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I've been hearing about CSRF a long time ago, and the thing I hear most of the time is:

Protecting against CSRF attacks is important so that someone doesn't submit your form automatically (using a bot or something)

Well, that isn't 100% true, is it?

I've been doing web scraping for about 3 years, and it is pretty straightforward to make a request, parse the csrftokenmiddleware field and POST it along with the other fields.

So, what is it really for?

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@agf I just read that question, and I don't see the duplication :( – Oscar Mederos Apr 20 '12 at 7:54
Sure. I'm reading the answer now... ;) – Oscar Mederos Apr 20 '12 at 7:56
You describe an "anonymous" post. It's all about protecting that post from happening with a real logged in user's credentials. – Cheekysoft Apr 20 '12 at 9:30

Imagine an e-banking web application at with the following form to submit a transaction:

<form action="/transaction" method="post">
    <input type="text" name="beneficiary"/>
    <input type="text" name="amount"/>
    <input type="submit" value="Pay"/>

An attacker could now set up a website at with the following:

<form action="" method="post" style="visibility:hidden">
    <input type="text" name="beneficiary" value="John Doe, Account No. 34-236326-1"/>
    <input type="text" name="amount" value="1000000"/>
    <input type="submit" value="Pay"/>

The attacker would then trick victims into visiting, which will cause the victims' browsers to send a POST request to the e-banking application, making a large transaction to the hacker. This works because the victim's browser happily sends the session cookie along with the forged POST request to the e-banking application. If the form would have been protected by a CSRF token, then the attacker could not have caused the victim's browser to send a valid POST request and thus the attack would not be possible.

This type of attack is called a Cross-Site Request Forgery (CSRF) attack.

Incidently, CSRF attacks are also the reason why people give the advice of never ever visiting other websites while being logged into an e-banking or other critical web application.

CSRF tokens do not protect a web form being automatically submitted by regular authorized users as themselves. To protect from that, you'd use a CAPTCHA.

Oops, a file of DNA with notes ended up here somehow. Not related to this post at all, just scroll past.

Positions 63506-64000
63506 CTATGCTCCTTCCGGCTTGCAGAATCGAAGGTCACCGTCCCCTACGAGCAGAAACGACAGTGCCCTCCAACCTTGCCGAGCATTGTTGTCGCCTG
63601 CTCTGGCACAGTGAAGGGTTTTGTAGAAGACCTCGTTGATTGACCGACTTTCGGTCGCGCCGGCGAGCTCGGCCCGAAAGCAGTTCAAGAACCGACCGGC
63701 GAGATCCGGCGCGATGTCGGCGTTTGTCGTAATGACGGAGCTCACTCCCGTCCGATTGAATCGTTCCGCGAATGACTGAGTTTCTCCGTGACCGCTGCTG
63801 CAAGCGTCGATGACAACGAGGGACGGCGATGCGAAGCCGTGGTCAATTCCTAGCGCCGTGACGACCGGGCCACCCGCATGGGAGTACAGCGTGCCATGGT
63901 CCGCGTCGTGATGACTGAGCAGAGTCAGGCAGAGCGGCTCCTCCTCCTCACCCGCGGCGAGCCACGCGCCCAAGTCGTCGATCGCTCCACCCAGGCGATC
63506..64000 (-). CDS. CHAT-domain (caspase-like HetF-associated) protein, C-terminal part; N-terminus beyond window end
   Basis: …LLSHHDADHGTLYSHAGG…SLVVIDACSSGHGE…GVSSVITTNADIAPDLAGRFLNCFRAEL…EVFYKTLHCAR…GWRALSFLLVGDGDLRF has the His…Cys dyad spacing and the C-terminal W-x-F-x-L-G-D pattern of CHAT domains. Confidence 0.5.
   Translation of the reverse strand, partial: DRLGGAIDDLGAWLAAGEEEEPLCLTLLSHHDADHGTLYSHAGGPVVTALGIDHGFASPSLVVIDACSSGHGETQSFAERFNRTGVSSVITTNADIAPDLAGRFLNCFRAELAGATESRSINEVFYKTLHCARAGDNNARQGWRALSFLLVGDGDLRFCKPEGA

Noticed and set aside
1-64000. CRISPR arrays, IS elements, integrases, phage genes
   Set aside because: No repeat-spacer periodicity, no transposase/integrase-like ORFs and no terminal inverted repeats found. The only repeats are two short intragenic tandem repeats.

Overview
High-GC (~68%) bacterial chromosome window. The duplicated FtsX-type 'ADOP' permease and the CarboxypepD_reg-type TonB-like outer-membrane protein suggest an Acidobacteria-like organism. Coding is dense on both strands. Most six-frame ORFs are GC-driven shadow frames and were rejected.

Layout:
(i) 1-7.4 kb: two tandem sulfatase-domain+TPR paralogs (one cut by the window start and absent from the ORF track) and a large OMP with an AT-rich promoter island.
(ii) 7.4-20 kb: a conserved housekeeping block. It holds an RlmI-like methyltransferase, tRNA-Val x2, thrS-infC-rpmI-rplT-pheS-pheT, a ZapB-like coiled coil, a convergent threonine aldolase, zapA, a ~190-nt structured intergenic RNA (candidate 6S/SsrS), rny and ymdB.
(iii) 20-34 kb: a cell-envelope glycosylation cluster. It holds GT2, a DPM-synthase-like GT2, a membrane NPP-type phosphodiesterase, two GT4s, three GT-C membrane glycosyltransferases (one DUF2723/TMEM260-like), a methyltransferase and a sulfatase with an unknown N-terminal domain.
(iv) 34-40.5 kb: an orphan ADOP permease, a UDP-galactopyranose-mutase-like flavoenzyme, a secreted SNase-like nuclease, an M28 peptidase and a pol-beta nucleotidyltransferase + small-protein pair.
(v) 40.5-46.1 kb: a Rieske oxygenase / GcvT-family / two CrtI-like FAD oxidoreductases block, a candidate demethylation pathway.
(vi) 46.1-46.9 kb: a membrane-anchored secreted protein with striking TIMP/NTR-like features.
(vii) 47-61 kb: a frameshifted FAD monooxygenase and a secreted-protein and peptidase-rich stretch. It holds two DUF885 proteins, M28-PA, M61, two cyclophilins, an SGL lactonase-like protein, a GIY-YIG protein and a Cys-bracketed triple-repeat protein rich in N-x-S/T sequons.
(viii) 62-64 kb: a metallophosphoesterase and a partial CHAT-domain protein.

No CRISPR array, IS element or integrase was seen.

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How do you think this is different from validating the referrer on the server side? Without supporting csrf cookies but doing only this validation, I can still identify the attack. – Ethan Jan 10 '13 at 14:26
Ok, I found out why the referrer is not used. It's blocked in many cases as it's considered to hold sensitive information sometimes. Corporates and their proxies typically do that. However, if HTTPS is used, then there is more likelihood that it will not be blocked. And, there are also mentions that the referrer can be spoofed. – Ethan Jan 10 '13 at 21:27

Yes, you can scrape the form and get the CSRF prevention token. But you can't submit the form without scraping the site, and you can't get a token from someone else and then submit the form -- it's linked to a session. That's what CSRF protection really prevents, someone tricking a user into submitting a form.

A more general description of CSRFs, originally posted in response to Django's comments framework and CSRF:

A CSRF is an attack where someone without permission to access a resource tricks someone who does have permission into accessing it.

So, for example, CSRF protection could prevent someone from tricking a user into posting a comment with a spam or malware link in it. Alternatively, the request they trick the user into making could be malformed, made to crash your webserver, or include code meant to slip through the validation process and cause damage to your database or compromise your site in other ways.

So without CSRF protection someone could, theoretically, trick a logged in user into submitting a comment they didn't actually write.

With CSRF protection, Django will detect that it wasn't real data submitted through the actual form on your site, and will reject it.

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It's a protection for a different type of scenario. Sometimes the attacker is able to inject either javascript, either iframes or img src-s to a page of yours, in a place that any logged in user can access. When user accesses the page (let's say a page with comments, and one comment requests a link by the attackers posting), that request is being made by the loggedin user's browser, altogether with his cookies. CSRF basically protects this kind of triggered submits (simple client-side submits). Of course, any attacker can request the page, parse it for the token and create the request with the token, but can not do this on beside of a logged in user.

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You won't be able to

to make a request, parse the csrftokenmiddleware field and POST it along with the other fields.

because JS on a different domain won't be able to fetch and use data from your domain to construct requests if your server is configured properly.

Read about CORS.

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